Council finalizes new guidelines for proposed ADU ordinance

The Salt Lake City Council will soon launch a new round of public hearings after council gave initial support for several new guidelines for the city’s proposed Accessory Dwelling Unit Ordinance (ADU) through a series of straw polls.

The guidelines the council preliminarily approved on Tuesday mirror the city’s planning division’s recommendations that would establish parking, owner occupancy and footprint requirements for any proposed ADU, often referred to as granny flats or mother-in-law apartments.

Last year the council sent the proposed ADU ordinance back to city planning staff after concerns that a proposed ADU boundary exempting the Eastside and Avenues neighborhoods would not be legal.

Under the proposed parking guideline, residents that want to build an ADU must provide an off-street parking space unless their home is on a street with legal on-street parking or is within a quarter-mile from a rail station or bus stop.  In a straw poll, councilmembers voted 6 to 1 in favor of the parking guidelines with Charlie Luke providing the one dissenting vote.

Planning staff also recommended redefining how the city continues a property to be owner-occupied.  The draft ordinance required residents that want to build an ADU to live on the property or show intent to make the property their primary residence.  Under the expanded definition of owner occupant, a resident that wants to build an ADU must be the property owner or co-owner or be related to the property owner.

Luke argued that family members can also be absent landlords.   Council Chair Erin Mendenhall countered that “the way it plays out by and large is family members living with family members.”

Councilmember Fowler noted that the families aren’t always blood or legally related and proposed a straw poll to eliminate owner occupancy requirements entirely.  That straw poll failed on a 4 to 3 vote with councilmembers Fowler, Derek Kitchen and Andrew Johnston voting to remove the restriction.  Fowler proposed a second straw poll to adopt planning staff’s expanded definition.  That straw poll passed 6 to 1 again with Luke voting against it.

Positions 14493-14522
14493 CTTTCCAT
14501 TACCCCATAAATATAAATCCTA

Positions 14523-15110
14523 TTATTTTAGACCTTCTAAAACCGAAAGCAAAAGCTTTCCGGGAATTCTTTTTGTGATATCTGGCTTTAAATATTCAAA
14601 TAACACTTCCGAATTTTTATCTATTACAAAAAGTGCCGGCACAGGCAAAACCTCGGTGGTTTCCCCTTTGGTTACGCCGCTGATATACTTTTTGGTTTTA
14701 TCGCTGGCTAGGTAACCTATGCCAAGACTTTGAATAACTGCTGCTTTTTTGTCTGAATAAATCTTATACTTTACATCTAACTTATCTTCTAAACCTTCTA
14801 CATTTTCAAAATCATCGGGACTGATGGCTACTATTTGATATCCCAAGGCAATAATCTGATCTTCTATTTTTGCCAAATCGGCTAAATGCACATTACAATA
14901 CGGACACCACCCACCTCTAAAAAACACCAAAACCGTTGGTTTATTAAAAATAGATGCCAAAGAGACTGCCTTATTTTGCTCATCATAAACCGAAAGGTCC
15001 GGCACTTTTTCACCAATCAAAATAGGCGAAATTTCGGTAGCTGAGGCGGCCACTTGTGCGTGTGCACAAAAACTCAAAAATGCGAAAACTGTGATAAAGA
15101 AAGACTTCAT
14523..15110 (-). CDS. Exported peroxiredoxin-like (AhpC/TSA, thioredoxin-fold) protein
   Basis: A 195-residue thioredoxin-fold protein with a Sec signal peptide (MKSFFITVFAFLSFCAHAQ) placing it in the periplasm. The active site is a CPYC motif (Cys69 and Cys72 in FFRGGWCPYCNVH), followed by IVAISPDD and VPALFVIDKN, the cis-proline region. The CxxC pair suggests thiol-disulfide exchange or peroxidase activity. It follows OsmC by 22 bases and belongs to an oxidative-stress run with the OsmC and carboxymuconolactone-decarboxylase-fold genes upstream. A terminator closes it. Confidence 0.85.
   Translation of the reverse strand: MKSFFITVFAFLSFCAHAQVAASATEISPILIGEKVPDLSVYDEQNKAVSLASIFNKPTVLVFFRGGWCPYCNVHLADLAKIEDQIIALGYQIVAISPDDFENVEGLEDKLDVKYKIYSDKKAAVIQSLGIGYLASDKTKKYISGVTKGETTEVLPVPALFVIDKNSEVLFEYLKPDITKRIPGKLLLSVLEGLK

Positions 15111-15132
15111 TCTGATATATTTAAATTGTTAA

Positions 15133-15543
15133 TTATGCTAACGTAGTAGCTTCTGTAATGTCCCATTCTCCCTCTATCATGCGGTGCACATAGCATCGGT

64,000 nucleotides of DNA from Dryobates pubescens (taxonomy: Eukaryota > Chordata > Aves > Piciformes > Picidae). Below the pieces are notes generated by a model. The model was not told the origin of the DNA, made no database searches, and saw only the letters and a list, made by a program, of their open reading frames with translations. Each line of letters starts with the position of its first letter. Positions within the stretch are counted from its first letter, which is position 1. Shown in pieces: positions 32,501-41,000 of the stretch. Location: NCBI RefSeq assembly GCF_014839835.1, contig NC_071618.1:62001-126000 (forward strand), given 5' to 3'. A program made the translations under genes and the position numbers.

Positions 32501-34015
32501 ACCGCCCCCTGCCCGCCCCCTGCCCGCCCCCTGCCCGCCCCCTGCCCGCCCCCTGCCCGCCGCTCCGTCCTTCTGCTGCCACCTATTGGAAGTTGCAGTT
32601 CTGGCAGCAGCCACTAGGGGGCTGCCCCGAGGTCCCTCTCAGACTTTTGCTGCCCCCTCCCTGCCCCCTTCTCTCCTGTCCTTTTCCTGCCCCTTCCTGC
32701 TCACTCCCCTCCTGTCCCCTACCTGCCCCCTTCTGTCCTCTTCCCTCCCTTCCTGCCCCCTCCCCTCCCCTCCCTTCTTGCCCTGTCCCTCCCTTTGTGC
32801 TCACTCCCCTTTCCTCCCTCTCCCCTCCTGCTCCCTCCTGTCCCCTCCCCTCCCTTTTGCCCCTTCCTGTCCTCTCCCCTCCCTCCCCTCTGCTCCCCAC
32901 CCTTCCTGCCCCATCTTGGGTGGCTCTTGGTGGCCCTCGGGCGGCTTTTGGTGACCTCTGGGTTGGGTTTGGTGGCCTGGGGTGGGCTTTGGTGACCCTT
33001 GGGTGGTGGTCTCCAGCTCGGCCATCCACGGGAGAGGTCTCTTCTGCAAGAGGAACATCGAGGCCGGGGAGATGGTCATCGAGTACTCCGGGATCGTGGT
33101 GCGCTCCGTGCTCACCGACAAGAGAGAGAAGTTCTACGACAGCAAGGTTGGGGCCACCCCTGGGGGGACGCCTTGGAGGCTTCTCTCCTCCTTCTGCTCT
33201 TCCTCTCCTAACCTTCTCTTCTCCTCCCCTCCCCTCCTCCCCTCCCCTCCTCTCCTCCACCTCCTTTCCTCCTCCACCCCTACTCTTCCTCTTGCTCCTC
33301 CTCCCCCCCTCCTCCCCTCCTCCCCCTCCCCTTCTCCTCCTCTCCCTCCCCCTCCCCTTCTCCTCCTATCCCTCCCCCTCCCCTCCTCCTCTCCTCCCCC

In another straw poll, the council voted unanimously in support of an exemption to the footprint requirements for proposed ADUs.  Under the proposed ADU ordinance, homeowners can build ADUs up to 50 percent the square footage of the main residential structure without exceeding 650 square feet.  The exemption would remove accessory buildings like sheds or detached garages from being counted against the potential square footage of the ADU, meaning that a 1,200-square-foot home could have a 600-square-foot ADU even if the property already has accessory buildings like a shed or garage.

With the guidelines the council added on Tuesday, the proposed ADU ordinance would allow ADU’s citywide but require homeowners wanting to build ADUs in the FR (Foothill Residential District) and R-1 (Single Family Residential) zoning districts to go through the conditional use process which requires approval from the planning division.  ADUs can not surpass the height of the main home and can be built up to 24 feet for homes with pitched roofs and 20 feet for homes with flat roofs.

The council will hold two public hearings scheduled for October 2 and October 16 on the proposed ADU ordinance with the newly approved guidelines.

Posted by Isaac Riddle

Isaac Riddle grew up just outside of Salt Lake City, Utah. He has a BA in English literature from the University of Utah and a Masters of Journalism from Temple University. Isaac has written for Next City, The Philadelphia Public School Notebook and Salt Lake City Weekly. Before embarking on a career in journalism, Isaac taught High School English in the Kensington neighborhood of Philadelphia. Isaac is the founder of Building Salt Lake and can be reached at